Implementing a performance framework and measuring success
We wanted to be able to measure the impact of our design decisions. The research from our team was robust and our design hypothesis about the changes we wanted to make felt sound. It was also guided by data from the live service.
However, it was pointed out to us during a Central Digital and Data Office (CDDO) service assessment that we might benefit from a performance framework. Alison Dixon, our performance assessor, kindly spent some time with us to share her experience and suggest how we might go about it. We also found a useful blog on how to go about creating a performance framework.
Designing the framework
Our performance framework includes things like the top-level service purpose, goals, user needs, key performance indicators and design hypotheses. Because the framework considers user-needs, it keeps tech, design and data hypotheses focussed on improving things for the people using it.
We spent several weeks workshopping and refining our framework and used these start page changes to test the effectiveness of:
- our design decisions
- the framework we had created
As well as being a useful tool to help us to optimise the service, it was also a reminder of what we are all working toward.
When delivering something at pace and to scale, it can be easy to lose sight of why you started the work in the first place. Building the framework helped us all to course correct.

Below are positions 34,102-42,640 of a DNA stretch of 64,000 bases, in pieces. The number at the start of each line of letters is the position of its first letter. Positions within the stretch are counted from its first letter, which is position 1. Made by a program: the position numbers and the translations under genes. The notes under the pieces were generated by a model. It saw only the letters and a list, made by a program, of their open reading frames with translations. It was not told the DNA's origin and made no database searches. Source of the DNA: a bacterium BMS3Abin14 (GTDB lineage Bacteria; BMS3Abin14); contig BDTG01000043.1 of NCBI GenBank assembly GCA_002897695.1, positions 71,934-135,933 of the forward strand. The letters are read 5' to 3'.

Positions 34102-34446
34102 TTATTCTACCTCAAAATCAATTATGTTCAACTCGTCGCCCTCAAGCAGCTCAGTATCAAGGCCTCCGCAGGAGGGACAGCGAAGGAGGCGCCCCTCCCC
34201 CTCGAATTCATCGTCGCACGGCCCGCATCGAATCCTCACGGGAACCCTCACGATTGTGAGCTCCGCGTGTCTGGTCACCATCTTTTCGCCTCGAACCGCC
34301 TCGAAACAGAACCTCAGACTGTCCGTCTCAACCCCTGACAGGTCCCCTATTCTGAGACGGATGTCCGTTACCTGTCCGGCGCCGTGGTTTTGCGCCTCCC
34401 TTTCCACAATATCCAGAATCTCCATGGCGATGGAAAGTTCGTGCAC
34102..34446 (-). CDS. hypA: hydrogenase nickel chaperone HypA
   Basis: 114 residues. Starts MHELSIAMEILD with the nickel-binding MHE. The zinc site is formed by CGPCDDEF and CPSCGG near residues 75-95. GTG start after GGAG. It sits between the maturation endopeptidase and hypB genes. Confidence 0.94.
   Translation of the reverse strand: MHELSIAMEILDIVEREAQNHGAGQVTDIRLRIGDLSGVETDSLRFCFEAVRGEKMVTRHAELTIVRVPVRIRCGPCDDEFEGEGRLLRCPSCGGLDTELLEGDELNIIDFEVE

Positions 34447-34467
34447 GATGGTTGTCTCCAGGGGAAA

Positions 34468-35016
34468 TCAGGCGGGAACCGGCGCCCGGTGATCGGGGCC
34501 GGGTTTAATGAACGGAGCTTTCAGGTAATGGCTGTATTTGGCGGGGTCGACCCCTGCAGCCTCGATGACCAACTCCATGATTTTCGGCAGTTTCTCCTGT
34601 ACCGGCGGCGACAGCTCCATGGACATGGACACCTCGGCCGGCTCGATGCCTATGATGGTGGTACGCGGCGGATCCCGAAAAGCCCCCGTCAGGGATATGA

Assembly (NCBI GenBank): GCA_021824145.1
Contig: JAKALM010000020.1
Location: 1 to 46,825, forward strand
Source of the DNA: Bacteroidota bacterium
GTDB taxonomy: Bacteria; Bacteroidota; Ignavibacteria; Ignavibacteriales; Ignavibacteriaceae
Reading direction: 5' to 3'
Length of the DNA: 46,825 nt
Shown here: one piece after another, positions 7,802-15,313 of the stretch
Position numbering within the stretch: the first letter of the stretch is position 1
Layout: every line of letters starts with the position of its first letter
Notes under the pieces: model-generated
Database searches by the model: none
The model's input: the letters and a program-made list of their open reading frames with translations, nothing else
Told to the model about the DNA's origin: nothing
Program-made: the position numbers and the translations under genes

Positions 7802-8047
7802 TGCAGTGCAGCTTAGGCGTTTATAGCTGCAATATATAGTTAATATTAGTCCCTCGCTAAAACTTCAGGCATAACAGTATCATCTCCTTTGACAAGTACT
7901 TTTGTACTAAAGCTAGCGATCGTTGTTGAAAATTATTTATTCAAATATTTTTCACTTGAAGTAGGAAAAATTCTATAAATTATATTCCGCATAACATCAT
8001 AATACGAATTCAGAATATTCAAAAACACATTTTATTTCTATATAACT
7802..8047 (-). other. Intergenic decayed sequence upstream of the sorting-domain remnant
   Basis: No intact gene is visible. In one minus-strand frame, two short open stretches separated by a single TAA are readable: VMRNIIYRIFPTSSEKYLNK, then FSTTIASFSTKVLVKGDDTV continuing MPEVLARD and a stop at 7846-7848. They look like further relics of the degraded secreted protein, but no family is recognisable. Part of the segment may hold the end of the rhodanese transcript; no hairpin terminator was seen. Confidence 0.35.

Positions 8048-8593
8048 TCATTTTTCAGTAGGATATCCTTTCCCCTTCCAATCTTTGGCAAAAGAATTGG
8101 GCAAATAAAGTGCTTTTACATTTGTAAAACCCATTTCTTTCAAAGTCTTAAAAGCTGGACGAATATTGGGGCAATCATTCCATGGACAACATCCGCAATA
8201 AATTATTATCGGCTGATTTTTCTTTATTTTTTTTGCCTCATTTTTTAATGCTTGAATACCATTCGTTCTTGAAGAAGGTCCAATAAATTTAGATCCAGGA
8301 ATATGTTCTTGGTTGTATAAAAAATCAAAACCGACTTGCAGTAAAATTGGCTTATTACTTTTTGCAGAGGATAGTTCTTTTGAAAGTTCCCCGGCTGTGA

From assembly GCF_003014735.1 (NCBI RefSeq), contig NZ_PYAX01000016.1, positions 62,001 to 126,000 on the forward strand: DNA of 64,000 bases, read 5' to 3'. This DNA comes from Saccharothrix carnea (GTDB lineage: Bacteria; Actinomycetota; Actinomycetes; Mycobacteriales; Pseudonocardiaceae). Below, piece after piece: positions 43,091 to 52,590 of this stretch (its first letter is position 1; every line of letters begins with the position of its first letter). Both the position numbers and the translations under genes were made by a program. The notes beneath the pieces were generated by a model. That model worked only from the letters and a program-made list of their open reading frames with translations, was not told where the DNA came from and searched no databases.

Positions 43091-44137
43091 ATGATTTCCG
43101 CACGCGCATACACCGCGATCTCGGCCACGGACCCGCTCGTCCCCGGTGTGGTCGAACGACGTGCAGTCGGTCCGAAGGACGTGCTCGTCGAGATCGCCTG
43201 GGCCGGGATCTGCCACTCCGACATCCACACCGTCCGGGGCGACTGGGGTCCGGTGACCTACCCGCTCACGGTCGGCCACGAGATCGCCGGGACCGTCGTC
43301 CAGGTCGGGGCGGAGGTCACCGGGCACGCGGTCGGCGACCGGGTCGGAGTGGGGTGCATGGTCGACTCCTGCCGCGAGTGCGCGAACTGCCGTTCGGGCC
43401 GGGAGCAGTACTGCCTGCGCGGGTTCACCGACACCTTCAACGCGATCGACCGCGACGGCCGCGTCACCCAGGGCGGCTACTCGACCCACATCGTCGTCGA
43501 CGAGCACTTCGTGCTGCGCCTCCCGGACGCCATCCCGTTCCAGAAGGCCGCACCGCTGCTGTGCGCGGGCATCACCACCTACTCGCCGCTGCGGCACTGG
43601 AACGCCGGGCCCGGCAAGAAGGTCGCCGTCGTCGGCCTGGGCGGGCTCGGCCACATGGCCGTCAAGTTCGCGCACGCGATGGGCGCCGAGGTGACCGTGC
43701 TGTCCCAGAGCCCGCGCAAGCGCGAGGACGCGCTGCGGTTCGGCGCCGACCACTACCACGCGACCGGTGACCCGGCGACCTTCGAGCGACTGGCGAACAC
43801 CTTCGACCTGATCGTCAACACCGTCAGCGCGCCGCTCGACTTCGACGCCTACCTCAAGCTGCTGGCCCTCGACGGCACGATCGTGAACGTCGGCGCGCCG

Not just moving the problem somewhere else
When we moved the content from the start page we wondered if it would simply move the problem to somewhere else in our service.
For our initial test we wanted to start small so that we could better measure a few things at a time. We felt that the most useful leading indicators we identified from our framework for telling us this were:
- drop off rates
- time spent on the page
After a month of making the change, we observed a significant decrease of 11% in drop-offs on the start page without any increase in drop-offs on the pages we moved the content to.
Similarly, we found that the average time users spent on the start page decreased significantly by 18.5% – with no significant change to how long they spent on other pages.
How a framework like this helps in the long-term
Using our performance framework to improve our start page was a useful first step. It provided us with some re-assuring data and gave us confidence that we have built a tool which works for our service.
There is more work to do on the start page – now we have improved it, there are new challenges emerging that would benefit from this approach.
With that said – a performance framework is something which should always be evolving. It does not stop at one test. As a team we will continue to iterate upon and use our performance framework to help monitor our design decisions and to put our users first.